Fitbit is the subject of a new lawsuit over its Charge HR and Surge models, with plaintiffs claiming that the fitness trackers do not have accurate heart rate monitors as advertised.
Three plaintiffs from California, Colorado, and Wisconsin said in the suit that "Fitbit defrauded the public and cheated its customers," CNET reported
Specifically, the plaintiffs alleged that the Fitbits significantly undercount users' pulses.
"According to the complaint, one plaintiff had a trainer manually count her heart rate during a workout after buying her Charge HR last year. While the trainer recorded a heart rate of 160 beats per minute, her Fitbit device said her rate was at 82. The other plaintiffs cite similar experiences with their Fitbit devices," CNET explained.
As The Telegraph U.K. explained
, the "PurePulse" sensor on the Fitbit models use LEDs that reflect light onto the skin to detect changes in blood volume to calculate a user's heart rate.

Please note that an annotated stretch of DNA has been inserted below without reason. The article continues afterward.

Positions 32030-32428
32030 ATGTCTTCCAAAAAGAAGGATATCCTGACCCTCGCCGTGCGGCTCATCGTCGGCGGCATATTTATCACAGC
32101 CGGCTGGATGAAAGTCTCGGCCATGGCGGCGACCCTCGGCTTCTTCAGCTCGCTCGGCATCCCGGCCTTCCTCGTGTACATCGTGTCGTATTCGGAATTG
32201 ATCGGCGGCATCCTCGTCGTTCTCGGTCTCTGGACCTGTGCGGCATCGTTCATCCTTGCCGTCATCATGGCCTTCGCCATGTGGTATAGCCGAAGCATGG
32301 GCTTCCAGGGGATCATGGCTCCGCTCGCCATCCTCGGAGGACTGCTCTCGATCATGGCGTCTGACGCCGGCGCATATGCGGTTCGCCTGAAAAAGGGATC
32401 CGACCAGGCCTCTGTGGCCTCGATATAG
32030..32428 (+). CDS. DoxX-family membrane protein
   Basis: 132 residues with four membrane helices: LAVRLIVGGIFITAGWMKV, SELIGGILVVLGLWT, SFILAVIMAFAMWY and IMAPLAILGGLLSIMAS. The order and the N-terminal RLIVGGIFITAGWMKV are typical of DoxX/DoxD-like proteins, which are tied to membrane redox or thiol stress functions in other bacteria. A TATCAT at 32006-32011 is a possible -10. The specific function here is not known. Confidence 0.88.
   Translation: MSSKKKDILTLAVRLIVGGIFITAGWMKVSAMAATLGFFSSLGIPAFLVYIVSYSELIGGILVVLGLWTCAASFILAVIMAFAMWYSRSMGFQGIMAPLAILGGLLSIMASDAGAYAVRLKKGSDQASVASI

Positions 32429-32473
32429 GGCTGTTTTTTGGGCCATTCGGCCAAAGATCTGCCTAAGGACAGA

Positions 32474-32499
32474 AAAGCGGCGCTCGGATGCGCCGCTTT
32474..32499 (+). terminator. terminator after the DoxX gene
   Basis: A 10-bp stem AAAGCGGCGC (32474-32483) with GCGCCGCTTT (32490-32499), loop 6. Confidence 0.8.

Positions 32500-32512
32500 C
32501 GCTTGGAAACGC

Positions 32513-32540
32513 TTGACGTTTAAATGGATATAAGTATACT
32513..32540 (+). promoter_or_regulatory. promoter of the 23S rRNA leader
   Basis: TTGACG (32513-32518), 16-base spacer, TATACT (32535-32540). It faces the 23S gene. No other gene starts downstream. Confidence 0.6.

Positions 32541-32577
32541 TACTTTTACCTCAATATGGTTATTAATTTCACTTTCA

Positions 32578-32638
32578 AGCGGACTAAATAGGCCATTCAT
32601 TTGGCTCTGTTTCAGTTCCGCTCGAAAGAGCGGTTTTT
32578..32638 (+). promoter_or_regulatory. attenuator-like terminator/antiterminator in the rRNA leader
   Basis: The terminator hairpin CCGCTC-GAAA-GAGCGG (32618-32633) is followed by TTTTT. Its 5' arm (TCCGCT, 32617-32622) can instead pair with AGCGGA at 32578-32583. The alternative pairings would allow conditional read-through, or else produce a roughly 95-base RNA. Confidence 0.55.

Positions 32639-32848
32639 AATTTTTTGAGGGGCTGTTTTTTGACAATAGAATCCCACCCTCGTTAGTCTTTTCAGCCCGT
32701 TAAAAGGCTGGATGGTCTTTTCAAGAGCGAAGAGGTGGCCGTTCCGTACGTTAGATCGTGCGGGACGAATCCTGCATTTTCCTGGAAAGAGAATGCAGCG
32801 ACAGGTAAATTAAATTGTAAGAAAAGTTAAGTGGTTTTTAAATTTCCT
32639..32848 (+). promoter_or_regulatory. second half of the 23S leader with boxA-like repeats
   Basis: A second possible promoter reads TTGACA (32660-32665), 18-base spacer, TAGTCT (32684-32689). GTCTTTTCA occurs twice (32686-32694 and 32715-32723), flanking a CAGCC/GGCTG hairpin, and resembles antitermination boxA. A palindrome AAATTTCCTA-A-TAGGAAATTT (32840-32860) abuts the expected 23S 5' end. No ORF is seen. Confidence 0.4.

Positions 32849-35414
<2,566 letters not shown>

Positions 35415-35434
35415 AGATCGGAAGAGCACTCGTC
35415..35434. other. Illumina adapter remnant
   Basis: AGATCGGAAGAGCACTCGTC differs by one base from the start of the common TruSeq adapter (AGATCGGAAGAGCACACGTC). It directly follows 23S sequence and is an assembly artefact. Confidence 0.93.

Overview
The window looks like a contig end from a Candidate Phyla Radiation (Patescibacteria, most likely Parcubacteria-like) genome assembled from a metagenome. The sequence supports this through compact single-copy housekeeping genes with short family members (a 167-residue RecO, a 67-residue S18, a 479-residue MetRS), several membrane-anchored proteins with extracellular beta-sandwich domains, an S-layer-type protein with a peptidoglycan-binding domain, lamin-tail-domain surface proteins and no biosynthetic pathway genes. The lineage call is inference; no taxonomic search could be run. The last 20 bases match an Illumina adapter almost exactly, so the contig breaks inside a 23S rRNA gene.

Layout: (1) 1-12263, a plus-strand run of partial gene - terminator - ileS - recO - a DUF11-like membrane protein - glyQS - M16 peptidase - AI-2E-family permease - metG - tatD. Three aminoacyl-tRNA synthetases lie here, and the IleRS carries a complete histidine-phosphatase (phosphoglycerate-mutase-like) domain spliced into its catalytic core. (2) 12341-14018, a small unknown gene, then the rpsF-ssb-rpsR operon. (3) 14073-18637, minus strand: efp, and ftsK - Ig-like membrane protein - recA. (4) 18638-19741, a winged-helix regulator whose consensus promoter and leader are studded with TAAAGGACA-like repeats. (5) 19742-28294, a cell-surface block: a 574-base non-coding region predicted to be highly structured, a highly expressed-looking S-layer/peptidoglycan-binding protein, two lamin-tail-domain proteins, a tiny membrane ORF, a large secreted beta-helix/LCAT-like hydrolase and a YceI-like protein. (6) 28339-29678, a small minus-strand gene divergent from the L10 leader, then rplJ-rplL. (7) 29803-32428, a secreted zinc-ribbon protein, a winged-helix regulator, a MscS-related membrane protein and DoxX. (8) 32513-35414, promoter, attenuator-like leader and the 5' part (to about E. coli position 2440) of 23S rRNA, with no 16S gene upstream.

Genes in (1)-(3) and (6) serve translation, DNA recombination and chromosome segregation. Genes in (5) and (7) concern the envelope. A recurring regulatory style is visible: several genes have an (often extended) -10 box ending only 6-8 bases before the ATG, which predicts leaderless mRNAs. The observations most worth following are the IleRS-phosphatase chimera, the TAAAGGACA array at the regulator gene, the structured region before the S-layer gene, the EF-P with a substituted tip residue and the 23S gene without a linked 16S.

In response to the suit, Fitbit released a statement of defense saying that the device is meant for users' fitness needs, not medical needs.
"PurePulse provides better overall heart rate tracking than cardio machines at the gym, as it tracks your heart rate continuously — even while you’re not at the gym or working out. But it’s also important to note that Fitbit trackers are designed to provide meaningful data to our users to help them reach their health and fitness goals, and are not intended to be scientific or medical devices," it said.
"We do not believe this case has merit. Fitbit stands behind our heart rate technology and strongly disagrees with the statements made in the complaint and plans to vigorously defend the lawsuit," the company added.
Fitbit unveiled a new model, the Blaze, this week that also uses PurePulse technology.
CNET noted that Fitbit has had legal troubles in the past, and issued a recall in 2014 after customers complained that wearing the devices caused skin rashes.
© 2021 Newsmax. All rights reserved.